Special Post Disaster Information: Build Back Safer & Smarter

Prepared by the Natural Hazard Mitigation Association (NHMA), this briefing provides quick but essential tips for communities and residents rebuilding after a disaster. While communities affected by a disaster can be in a rush to immediately build back to their pre-disaster state, NHMA implores decision makers to rebuild "safer and smarter" with climate resilient planning. This guide offers nine steps to take when rebuilding to increase resilience and reduce risks from future disasters.

This resource was featured in the September 20, 2018 ASAP Newsletter with the following description: 

"In the aftermath of Florence and any disaster, what communities want more than anything is to be able to return to their lives and a sense of normalcy. However, we must adapt to a ‘new normal’ -- and the NHMA offers guidance on how to do so. This special briefing offers useful and timely information for practitioners and community leaders to make adequate recovery decisions to rebuild with resilience."

  • Step 1: Know the Rules. Review building codes, construction standards, and other regulations that were put in ensure that structures are built to withstand impacts from wind, flooding, earthquakes, and more.
  • Step 2: Adopt higher standards for redevelopment and future development. Many codes and standards represent minimum requirements based upon data from past disasters. This section recommends the adoption of higher standards to increase resilience to future hazards.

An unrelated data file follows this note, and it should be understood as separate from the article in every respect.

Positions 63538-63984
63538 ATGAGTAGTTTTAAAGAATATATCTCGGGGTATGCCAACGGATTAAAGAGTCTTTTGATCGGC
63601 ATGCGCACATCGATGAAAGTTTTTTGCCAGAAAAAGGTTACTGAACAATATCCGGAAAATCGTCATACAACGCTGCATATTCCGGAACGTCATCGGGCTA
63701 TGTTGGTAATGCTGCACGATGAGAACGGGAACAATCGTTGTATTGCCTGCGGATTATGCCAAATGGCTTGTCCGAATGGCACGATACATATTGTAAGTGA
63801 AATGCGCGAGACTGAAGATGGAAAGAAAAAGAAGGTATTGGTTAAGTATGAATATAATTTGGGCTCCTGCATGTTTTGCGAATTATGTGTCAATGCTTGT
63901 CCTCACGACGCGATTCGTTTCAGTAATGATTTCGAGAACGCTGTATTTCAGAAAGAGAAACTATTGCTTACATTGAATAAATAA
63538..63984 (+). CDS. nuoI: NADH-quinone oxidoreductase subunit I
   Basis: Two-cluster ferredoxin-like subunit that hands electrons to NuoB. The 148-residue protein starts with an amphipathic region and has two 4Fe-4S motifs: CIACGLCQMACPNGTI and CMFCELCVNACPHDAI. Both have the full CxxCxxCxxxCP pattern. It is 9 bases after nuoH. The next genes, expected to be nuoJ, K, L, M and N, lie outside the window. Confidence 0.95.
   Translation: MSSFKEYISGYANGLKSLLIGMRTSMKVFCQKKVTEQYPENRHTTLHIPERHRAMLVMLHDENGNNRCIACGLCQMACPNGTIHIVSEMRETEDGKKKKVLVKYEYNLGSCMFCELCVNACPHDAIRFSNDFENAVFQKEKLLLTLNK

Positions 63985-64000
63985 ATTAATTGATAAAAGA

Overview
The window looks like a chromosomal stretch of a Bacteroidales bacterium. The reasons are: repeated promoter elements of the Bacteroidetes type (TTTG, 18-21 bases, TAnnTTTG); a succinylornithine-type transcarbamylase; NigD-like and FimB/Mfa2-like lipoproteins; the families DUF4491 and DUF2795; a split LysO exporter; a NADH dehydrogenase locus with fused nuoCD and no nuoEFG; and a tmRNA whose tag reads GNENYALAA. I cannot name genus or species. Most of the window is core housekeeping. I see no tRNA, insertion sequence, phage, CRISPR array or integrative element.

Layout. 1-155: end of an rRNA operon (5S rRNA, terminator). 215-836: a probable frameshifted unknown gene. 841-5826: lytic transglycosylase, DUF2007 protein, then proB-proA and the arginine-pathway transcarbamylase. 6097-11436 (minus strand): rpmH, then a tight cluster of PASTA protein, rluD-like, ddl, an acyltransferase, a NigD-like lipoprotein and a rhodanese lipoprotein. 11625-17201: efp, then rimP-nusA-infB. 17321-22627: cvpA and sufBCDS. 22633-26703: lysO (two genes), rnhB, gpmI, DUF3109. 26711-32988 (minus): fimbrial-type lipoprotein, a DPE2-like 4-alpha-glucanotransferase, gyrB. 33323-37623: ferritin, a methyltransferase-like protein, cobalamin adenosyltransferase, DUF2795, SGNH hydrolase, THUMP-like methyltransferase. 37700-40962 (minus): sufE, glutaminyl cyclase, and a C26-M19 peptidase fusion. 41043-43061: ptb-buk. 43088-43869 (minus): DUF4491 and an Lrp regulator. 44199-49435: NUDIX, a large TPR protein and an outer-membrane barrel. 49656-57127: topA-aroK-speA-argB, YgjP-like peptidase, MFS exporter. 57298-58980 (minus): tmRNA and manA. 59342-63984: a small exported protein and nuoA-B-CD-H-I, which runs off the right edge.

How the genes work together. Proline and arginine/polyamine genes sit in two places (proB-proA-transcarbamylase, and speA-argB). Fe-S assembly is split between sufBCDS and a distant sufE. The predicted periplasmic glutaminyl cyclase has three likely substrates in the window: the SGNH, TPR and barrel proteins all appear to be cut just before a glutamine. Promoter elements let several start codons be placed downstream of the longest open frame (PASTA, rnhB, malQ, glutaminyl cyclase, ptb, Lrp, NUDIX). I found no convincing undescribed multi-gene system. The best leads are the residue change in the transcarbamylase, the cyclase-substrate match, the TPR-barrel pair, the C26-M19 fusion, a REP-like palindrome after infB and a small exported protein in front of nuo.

• Step 3: Commit to mitigate. Publicly commit to making your community more resilient by adopting a community resolution or plan.
  • Step 4: Screen damaged areas. Determine where simple repairs can be made and where updated, resilient reconstruction is needed. This section outlines categories for damage and repair.
  • Step 5: Target areas for mitigation. Evaluate areas with the most damage and consider an area-specific mitigation or redevelopment plan -- or, consider not rebuilding in the area. In this process, consider the costs and benefits to public health, safety, and natural floodplain function.
  • Step 6: Involve all those affected in the planning. Execute a participatory planning process to make sure locally important factors are considered in the recovery process, including neighborhood history, desires, and values.
  • Step 7: Keep the public informed. Provide for active community engagement to keep the public apprised of damage assessments, mitigation measures, insurance claims, and disaster assistance procedures, among other recovery initiatives.
  • Step 8: Ensure full repairs and reconstruction. Ensure that inspection and permitting requirements are enforced so that buildings can be safely reoccupied.
  • Step 9: Mitigate to the extent feasible. Look for other opportunities and funding sources to implement mitigation projects to reduce community vulnerability (e.g. home elevation, stronger construction methods, and more).

 

Publication Date: September 2018

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  • Best practice
  • Policy analysis/recommendations

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